Thermogravimetry (TG) and derivative thermogravimetry (DTG) were performed in the Perkin Elmer equipment, Pyris TGA 1 model. Approximately 21 mg of the sample were used in a platinum pan under a high purity (99.999%) nitrogen atmosphere with a flow rate of 20 ml.min-1. The heating rate was 20 °C.min-1, temperature from 50 to 700 °C.

2.3 Statistical analyses

The effects of experimental treatments were analyzed using software R version 2.11.1, by analysis of variance (ANOVA) and Tukey’s multiple range tests (5% of probability).

3. Results and Discussion

3.1 Proximate analysis and higher heating value

Figure 1 shows the physical aspects of the eucalyptus bark samples and the respective charcoal. The samples were chopped and dried to make it possible the charcoal production in laboratory scale.

Table 1 shows the results of the proximate analysis and higher heating value (HHV) of eucalyptus bark and produced charcoal. Using biomass for energy purpose has some disadvantages such as high volatile matter and low fixed carbon content which were identified in the results of this study. The burning speed of pulverized biomass fuels is considerably higher than that of charcoal, and this behavior can be explained because the biomass has higher volatile matter compared to charcoal1717 Demirbas A. Combustion characteristics of different biomass fuels. Progress in Energy and Combustion Science. 2004;30(2):219-230..

Table 1
Proximate analysis and HHV (dry basis).

The ash content of a charcoal and biomass fuels is also important. Generally, it varies from 0.5% to more than 5% depending on the species, the amount of bark and the presence of soil and sand in the sample. High levels of ash represent a decrease in energy potential and can cause corrosion in metal equipment. A good quality charcoal must have an ash content of less than 3%1818 Pereira JCD, Sturion JA, Higa AR, Higa RCV, Shimizu JY. Características da madeira de algumas espécies de eucalipto plantadas no Brasil. Colombo: EMBRAPA - Florestas; 2000; [access in 2019 may 28]. Available from: https://www.infoteca.cnptia.embrapa.br/bitstream/doc/297469/1/doc38.pdf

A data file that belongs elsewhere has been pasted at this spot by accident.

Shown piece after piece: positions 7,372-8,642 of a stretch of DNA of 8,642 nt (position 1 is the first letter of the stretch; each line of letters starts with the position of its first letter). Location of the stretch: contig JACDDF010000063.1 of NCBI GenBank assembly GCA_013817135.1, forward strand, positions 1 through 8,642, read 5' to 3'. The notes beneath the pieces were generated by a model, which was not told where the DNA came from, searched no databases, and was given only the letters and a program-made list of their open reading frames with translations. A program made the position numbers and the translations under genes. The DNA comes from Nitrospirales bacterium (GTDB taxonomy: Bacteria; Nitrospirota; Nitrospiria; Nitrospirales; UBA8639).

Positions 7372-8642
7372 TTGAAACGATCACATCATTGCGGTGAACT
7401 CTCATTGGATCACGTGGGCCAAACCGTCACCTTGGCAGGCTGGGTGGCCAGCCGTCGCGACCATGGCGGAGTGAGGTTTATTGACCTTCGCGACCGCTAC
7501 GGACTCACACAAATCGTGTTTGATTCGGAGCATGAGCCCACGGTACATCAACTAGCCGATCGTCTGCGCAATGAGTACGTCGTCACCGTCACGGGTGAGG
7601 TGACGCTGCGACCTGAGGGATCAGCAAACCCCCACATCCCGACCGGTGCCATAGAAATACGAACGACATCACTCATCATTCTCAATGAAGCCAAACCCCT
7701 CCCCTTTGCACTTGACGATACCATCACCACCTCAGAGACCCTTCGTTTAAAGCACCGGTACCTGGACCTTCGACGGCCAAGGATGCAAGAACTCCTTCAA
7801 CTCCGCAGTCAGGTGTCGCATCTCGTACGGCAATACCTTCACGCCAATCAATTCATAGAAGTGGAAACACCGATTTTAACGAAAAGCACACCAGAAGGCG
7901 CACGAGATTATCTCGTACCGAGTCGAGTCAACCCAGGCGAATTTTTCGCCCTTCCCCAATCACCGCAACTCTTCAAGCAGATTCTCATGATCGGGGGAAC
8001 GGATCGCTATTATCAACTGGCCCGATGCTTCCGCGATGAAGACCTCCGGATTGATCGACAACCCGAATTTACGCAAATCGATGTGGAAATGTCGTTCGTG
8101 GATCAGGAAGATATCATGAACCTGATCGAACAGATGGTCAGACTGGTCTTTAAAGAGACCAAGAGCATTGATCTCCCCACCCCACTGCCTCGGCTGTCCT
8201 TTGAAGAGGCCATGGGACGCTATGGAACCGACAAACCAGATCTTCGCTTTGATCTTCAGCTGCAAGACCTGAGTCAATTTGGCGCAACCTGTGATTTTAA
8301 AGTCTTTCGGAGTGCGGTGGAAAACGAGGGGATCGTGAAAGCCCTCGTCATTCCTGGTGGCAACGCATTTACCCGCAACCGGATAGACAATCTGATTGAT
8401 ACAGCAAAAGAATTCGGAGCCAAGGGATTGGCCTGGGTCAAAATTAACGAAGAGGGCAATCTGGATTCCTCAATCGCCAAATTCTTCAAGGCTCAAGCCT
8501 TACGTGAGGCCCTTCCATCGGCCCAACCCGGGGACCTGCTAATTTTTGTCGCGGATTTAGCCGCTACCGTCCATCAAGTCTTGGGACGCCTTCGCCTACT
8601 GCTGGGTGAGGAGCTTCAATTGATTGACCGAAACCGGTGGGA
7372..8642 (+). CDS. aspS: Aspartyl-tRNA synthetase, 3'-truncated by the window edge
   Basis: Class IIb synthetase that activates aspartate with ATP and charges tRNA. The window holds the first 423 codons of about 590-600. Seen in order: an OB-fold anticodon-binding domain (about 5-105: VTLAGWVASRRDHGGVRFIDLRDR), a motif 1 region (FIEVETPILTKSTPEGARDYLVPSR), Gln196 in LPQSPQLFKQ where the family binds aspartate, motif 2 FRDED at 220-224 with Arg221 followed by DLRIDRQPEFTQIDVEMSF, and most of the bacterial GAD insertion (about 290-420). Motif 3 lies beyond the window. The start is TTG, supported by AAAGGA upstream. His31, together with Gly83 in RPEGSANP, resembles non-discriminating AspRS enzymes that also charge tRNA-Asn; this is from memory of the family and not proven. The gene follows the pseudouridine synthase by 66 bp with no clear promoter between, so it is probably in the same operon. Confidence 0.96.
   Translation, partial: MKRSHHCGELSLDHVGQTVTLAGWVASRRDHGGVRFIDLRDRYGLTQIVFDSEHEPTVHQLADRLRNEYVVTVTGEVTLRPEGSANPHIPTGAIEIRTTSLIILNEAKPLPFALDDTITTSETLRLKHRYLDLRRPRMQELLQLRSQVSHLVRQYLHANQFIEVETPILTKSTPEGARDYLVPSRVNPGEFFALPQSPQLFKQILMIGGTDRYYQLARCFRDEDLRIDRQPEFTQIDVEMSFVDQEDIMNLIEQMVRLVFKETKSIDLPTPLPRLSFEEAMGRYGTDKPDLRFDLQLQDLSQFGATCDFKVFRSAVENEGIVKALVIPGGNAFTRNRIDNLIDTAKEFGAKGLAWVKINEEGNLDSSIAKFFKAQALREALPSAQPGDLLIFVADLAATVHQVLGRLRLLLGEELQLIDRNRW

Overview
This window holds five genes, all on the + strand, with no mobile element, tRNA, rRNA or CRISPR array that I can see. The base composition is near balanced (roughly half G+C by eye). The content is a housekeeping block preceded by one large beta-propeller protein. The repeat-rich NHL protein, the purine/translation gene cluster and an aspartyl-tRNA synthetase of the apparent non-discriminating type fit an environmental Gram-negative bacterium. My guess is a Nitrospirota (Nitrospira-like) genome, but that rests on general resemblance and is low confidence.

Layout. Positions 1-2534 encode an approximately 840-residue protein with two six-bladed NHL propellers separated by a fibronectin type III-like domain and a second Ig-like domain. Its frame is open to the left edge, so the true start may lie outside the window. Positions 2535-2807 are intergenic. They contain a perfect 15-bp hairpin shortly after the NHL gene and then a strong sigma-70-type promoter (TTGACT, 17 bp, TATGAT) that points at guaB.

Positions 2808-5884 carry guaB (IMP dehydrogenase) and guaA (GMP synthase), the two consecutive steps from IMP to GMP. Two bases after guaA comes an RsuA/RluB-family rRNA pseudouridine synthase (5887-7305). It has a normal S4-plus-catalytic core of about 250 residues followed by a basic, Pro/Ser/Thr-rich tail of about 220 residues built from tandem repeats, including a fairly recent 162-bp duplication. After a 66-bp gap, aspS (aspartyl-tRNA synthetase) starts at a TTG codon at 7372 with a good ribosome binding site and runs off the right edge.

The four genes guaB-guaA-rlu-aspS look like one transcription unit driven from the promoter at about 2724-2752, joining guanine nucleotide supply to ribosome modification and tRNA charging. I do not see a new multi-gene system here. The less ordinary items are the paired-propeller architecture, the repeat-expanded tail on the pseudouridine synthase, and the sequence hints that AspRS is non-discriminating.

https://www.infoteca.cnptia.embrapa.br/b...
.

It can be seen in Table 1, that the ash content in the produced charcoal was higher than 3%. This can be explained by a possible contamination of the bark (soil adhered) during harvesting1919 Hansted ALS, Cacuro TA, Nakashima GT, Costa VE, Yamamoto H, Yamaji FM. Use of a lignocellulosic residue as solid fuel: The effect of ash content in the energy potential. Industrial Crops and Products. 2018;116(1):209-214..

The optimum volatile matter of a “good-quality” charcoal depends on its use. For example, metallurgical grade charcoal should have a fixed-carbon content of 85-90%, whereas charcoal intended for domestic cooking should have a minimum volatile matter content of 20-30%, and a maximum of 40%2020 Antal MJ, Croiset E, Dai X, Almeida C, Mok WSL, Norberg N, et al. High-yield biomass charcoal. Energy and Fuels. 1996;10(3):652-658.. Although the charcoal produced in the three treatments (300, 400 and 500 °C) did not meet the qualities of charcoal for metallurgy, they presented the necessary characteristics for domestic use.

The eucalyptus charcoal produced in the Sao Paulo state can be considered of good quality, with volatile matter, ash content, fixed carbon and HHV of 16.9%; 1.20%; 81.9% and 32.65 MJ/kg, respectively2121 Dias Júnior AF, Brito JO, Andrade CR. Granulometric influence on the combustion of charcoal for barbecue1. Revista Árvore. 2015;39(6):1127-1133.. The HHV of EB500 (22.94 MJ/kg) represents 72.2% when compared to the HHV of commercial eucalyptus charcoal (32.65 MJ/kg). Thus, bark charcoal (EB500) produced at a temperature of 500 °C exhibits potential for residential use.

3.2 Thermogravimetric analysis (TGA)

Biomass is composed mostly of cellulose, a polymer of glucose; hemicellulose, a complex polymer of which the main chain consists primarily of xylans or glucomannans; and lignin, a complex phenolic polymer, in addition to the main constituents, other non-structural (extractive) materials are present in fewer amounts2222 Bernabé GA, Kobelnik M, Almeida S, Ribeiro CA, Crespi MS. Thermal behavior of lignin and cellulose from waste composting process. Journal of Thermal Analysis and Calorimetry. 2013;111(1):589-595.